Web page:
HSBC, which flat-out dominated DCM all over the Middle East, actually had a much closer race in the UAE during our review period than elsewhere in the region; Standard Chartered had a similarly strong year. But HSBC not only handled the most deals, but demonstrated impressive breadth.


In fact, hardly any of its deals could be said to be ordinary. Its US$500 million issue for Majid Al Futtaim was the first ever international corporate hybrid from the Middle East, a perpetual non-call five deal that was hardly mainstream yet brought in a US$4 billion order book from 325 investors. The US$350 million issue from Topaz Marine was only the third high yield issue from a Middle East issuer, yet also pulled in a strong order book that topped US$2.2 billion.


The Shuweihat 2 power station issue was a rare example of a project bond in the MENA region. An A$400 million deal for National Bank of Abu Dhabi showed geographical reach by taking a UAE bank to the Australian dollar markets. There was Islamic expertise in a US$500 million sukuk for Al Hilal Bank, and another of the same size for Sharjah Islamic; there was scale and bank capital experience in a US$1 billion issue, a perpetual tier 1, for Emirates NBD; and the size of the financial sector client base was illustrated by deals for First Gulf Bank and Commercial Bank of Dubai.



Goldman Sachs

Goldman has dominated regional M&A as HSBC has dominated debt over the past 12 months, and it handled three key deals in the UAE during our review period.


One was the heavyweight: the merger of Aldar Properties and Sorouh Real Estate, the largest real estate merger to date in the MENA region, creating the third largest publicly listed real estate company in the Middle East. A friendly merger of equals looks straightforward, but in fact this was the first merger of its kind between two listed Abu Dhabi companies. It creates a powerful institution with a strong balance sheet, lower risk profile, and a position of leadership across a number of different real estate sectors.


Another was an outbound deal, when CEPSA and its owner, Abu Dhabi’s International Petroleum Investment Company, bought Toronto and AIM-listed, Thai and Malaysia-based E&P company Coastal Energy for $2.2 billion. Goldman was on the CEPSA/IPIC buyer end of the deal, further diversifying the Emirate’s global energy asset base.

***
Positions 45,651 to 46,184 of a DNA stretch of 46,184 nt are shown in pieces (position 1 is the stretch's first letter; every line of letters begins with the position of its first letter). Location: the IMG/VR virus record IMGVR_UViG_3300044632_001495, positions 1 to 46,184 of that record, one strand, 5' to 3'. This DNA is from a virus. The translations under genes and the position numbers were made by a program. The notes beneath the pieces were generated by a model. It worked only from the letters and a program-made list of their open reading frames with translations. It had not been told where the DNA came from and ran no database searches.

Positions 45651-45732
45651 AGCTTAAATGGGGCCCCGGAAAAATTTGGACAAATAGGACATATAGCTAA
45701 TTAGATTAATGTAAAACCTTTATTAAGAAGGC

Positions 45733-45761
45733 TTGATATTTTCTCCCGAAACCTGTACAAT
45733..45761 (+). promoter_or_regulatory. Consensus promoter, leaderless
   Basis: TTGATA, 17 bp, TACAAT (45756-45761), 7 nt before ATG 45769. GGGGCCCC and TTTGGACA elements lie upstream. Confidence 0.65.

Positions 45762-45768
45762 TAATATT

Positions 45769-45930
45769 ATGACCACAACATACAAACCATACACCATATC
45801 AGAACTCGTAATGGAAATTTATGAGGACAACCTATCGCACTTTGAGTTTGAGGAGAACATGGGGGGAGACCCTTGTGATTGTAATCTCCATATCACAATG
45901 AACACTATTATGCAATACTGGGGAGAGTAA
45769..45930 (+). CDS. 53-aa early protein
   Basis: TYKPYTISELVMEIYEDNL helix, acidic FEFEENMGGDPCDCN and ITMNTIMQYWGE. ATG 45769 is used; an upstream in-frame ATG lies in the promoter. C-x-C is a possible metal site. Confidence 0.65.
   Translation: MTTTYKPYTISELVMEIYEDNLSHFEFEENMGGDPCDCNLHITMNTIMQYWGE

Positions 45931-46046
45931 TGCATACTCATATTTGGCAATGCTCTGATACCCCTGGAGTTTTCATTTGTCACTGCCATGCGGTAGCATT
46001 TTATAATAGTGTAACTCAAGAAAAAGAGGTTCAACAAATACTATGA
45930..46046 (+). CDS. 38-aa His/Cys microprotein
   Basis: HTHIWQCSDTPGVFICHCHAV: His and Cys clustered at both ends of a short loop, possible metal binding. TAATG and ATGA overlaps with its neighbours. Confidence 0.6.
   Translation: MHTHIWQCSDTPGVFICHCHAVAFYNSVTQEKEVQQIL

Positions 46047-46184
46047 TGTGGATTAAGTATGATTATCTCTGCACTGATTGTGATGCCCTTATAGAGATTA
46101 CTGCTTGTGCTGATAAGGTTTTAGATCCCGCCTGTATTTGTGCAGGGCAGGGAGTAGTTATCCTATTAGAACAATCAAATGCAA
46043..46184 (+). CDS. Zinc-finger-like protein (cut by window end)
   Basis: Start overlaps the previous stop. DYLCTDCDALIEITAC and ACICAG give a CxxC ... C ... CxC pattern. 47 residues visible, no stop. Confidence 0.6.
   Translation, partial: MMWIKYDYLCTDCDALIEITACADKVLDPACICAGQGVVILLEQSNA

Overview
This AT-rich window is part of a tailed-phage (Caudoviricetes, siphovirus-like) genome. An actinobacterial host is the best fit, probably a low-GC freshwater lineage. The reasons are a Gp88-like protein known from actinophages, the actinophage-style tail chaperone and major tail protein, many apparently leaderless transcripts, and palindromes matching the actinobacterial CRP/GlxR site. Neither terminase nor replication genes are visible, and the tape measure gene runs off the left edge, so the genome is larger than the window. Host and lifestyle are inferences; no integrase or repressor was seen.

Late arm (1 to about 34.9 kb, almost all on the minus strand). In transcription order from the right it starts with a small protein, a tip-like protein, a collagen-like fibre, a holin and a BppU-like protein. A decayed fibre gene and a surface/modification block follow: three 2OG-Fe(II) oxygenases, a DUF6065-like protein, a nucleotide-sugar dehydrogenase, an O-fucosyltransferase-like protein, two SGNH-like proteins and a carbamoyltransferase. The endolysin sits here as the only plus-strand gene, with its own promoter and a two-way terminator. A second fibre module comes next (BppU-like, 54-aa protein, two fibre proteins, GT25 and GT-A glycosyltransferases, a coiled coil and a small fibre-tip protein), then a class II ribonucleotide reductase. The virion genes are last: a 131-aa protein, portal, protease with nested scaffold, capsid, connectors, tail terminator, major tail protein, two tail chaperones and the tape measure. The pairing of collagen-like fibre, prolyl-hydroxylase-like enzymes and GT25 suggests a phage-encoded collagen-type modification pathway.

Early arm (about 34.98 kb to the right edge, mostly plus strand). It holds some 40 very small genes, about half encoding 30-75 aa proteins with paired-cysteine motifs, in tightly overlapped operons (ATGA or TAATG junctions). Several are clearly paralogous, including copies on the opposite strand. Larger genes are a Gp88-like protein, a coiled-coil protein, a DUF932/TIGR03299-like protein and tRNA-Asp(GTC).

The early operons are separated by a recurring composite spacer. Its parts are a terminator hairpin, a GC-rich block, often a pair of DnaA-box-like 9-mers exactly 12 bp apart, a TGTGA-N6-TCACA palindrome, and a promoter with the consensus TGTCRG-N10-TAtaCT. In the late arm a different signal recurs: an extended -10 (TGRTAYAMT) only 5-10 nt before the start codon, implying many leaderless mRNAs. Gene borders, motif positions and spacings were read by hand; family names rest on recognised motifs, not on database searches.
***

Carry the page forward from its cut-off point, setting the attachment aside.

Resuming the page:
The third involved the sale of Millennium Offshore Services Superholdings to HM MOS International. On the seller side this time, the Goldman role required being abreast of an A-grade principal investor list including a sovereign wealth fund, several MENA regional family offices and a clutch of Middle Eastern high net worth individuals.


Best Bank in Iran

Parsian Bank


Iran’s banking sector is positioning itself for a brighter future when sanctions are removed and banks can engage more freely with the rest of the world again. There are plenty of them ready to do so: several big state-owned houses and at least 17 private banks.


We opted for one of the private houses for this award, since they tend to bring a more entrepreneurial, risk-aware approach to banking, and Parsian Bank is pretty much the biggest of them. Almost all of its key indicators are strong and moving very much in the right direction: net profit was up 24% year on year, while deposits and loans also grew encouragingly. As of December 2013 the bank boasted return on equity of 20.17%, return on assets of 1.29%, and a tier one ratio of 12.19%.


The number that’s missing is NPLs, and this is the blight on the Iranian banking system: officially more than 15% of all assets, and possibly as much as 40%. Nobody is immune and it’s unlikely Parsian is either, given its connections with the troubled automotive industry. The best clue comes from its 2013 annual report, which showed provision for doubtful debts of US$145.3 million; pre-tax profit, by comparison, was $736.5 million (incidentally both of these numbers are, in dollar terms, probably out of date, predating a considerable devaluation in the Iranian rial since; nevertheless, they’re in proportion.)


Still, Parsian shows a model and vigour that can grow it out of whatever those bad loans are, with the largest private banking share of customer deposits, and a sense of momentum and innovation across business lines. From creating the first interactive voice response phone banking system with Persian speech recognition in Iran, to revamping credit approval systems and rolling out a loyalty programme, there is a feeling of progress here that will stand it in good stead when Iran is welcomed back to the world investment community.


Chris Wright
Chris Wright
Chris is a journalist specialising in business and financial journalism across Asia, Australia and the Middle East. He is Asia editor for Euromoney magazine and has written for publications including the Financial Times, Institutional Investor, Forbes, Asiamoney, the Australian Financial Review, Discovery Channel Magazine, Qantas: The Australian Way and BRW. He is the author of No More Worlds to Conquer, published by HarperCollins.